For this protocol a single seed from each sample was collected from a barcoded seed envelope containing F6 seeds derived from a single F5 plant. Each seed envelope was scanned using a handheld Zebra Scanner (model DS3678, http://www.zebra.com) linked to the mobile application “Coordinate” (http://www.phenoapps.org) which simultaneously creates a 96-well plate layout and stores the line information in real time during sampling. A single seed was then collected from the envelope and placed in a 96-deep-well plate on the coordinates defined by the ‘Coordinate’ application. These steps are repeated for each sample until the whole plate is completed leaving the last two wells empty for negative/positive controls. The full plate was covered with a silicon cap mat or sticky paper and was shipped immediately to Intertek-AgriTech (http://www.intertek.com/agriculture/agritech/) for DNA extraction, marker assay and scoring. A detailed version of this protocol can be found in Additional file 2.
To test if a single F6 seed yielded sufficient DNA to run at least ten independent SNP KASP assays, CT values from 96 seed samples from 24 rice accessions were generated and analyzed. The average CT value observed among the single seed samples was 24.3 (with standard deviation (SD) of 0.76) and ranged from 23 to 27 (Fig. 1a). The average CT value obtained from 12 independent leaf tissue samples was 23.9, which is equivalent to 7–8 ng/μL (Fig. 1a, Additional file 1: Table S3). No significant differences were observed between the CT values from DNA extracted from leaf and mature seed samples (Fig. 1a, Additional file 1: Table S3).
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DeltaRow crops can be easily harvested with current silage and grain maize harvesters. Trials conducted over several years have confirmed that this technology allows higher yields to be achieved. LEMKEN will launch its DeltaRow seeding technology on the market with its new Azurit single-seed drill.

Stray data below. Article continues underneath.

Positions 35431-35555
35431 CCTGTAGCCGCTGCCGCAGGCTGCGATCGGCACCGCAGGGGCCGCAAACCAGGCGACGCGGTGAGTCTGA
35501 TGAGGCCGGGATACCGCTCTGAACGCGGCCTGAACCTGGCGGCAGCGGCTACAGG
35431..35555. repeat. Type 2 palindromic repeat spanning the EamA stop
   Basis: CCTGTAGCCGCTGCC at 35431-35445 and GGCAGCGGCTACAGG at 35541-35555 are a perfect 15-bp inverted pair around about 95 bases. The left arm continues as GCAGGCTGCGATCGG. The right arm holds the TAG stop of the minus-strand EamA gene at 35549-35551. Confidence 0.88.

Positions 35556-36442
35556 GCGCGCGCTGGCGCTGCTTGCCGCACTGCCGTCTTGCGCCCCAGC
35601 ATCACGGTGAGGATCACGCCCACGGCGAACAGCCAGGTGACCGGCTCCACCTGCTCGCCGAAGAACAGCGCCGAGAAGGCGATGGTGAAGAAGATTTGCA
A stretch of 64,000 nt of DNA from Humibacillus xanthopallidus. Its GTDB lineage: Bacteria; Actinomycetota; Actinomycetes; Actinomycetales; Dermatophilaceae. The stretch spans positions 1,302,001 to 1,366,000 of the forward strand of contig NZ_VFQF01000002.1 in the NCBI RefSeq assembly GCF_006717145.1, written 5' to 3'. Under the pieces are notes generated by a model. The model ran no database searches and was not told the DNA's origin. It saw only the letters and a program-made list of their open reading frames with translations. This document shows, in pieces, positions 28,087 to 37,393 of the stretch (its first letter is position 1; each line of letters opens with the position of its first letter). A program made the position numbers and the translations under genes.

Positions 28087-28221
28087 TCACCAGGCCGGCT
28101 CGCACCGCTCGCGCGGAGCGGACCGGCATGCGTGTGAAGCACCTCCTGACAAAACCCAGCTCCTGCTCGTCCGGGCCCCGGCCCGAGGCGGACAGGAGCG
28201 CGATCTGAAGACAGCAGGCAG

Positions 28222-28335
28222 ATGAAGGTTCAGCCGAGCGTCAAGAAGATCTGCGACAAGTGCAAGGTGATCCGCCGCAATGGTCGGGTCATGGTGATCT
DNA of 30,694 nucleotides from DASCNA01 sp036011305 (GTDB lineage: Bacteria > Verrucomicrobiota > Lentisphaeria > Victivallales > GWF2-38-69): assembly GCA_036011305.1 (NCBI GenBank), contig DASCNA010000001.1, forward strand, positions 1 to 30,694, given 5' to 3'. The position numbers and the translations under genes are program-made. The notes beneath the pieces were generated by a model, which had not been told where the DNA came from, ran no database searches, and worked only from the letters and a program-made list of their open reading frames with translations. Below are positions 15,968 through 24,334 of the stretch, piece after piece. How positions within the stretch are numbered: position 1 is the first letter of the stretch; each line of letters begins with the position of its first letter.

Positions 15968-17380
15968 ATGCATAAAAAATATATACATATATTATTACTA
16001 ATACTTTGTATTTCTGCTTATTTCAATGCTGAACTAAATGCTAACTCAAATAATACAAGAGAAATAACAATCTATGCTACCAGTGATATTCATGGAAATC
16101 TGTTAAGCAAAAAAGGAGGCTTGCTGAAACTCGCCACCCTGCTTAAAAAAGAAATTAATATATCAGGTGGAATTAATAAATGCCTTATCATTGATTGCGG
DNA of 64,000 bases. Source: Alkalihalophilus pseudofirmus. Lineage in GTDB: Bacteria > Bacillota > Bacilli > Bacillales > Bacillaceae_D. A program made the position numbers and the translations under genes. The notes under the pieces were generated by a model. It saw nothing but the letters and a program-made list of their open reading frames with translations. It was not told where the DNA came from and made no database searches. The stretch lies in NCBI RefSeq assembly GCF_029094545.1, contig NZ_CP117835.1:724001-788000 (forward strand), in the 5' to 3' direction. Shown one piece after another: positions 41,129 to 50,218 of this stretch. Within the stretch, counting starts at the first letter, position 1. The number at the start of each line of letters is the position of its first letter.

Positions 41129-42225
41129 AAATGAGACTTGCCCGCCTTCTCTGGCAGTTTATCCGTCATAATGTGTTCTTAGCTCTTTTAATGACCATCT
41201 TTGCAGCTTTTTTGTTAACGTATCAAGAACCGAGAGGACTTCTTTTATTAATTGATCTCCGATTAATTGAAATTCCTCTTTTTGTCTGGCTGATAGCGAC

Single-seed drilling with DeltaRow
DeltaRow technology involves a singling unit depositing seeds in an extended furrow comprising twin rows spaced 12.5 cm apart. Seed singling is performed by two synchronised perforated discs offset against each other by half a grain spacing. As each of the perforated discs only singles every other seed, their diameter can be kept narrow and their circumferential speed be minimised. The greater time interval available for singling results in outstanding quality of placement at high speeds of travel. A fertiliser band is placed centrally underneath the DeltaRow. Placement in a triangular seeding pattern ensures that seeds are positioned optimally in relation to fertiliser and obtain maximum benefit from it.
In its Azurit single-seed drill, LEMKEN has opted for the novel DeltaRow technology, which provides each and every plant with 70% more surface area for growth than conventional placement in single rows. This in turn ensures plants have better access to light and are better supplied with water and nutrients.
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Their goals were to develop a system that:
DrFrancis Ogbannaya, Project Manager, GRDC
Keeping a finger on the pulse
Finally, the material is sent to the breeding program who can use the lines for molecular mapping for gene discovery, running field trials to select lines with valuable traits, or as parents in crossing programs.
There has been keen interest in their LED techniques from key breeding companies in Australia and at international conferences.
This technology has now become a critical component of the breeding programs as it allows us to fast-track potential variety releases, providing better varieties to growers in a shorter timeframe.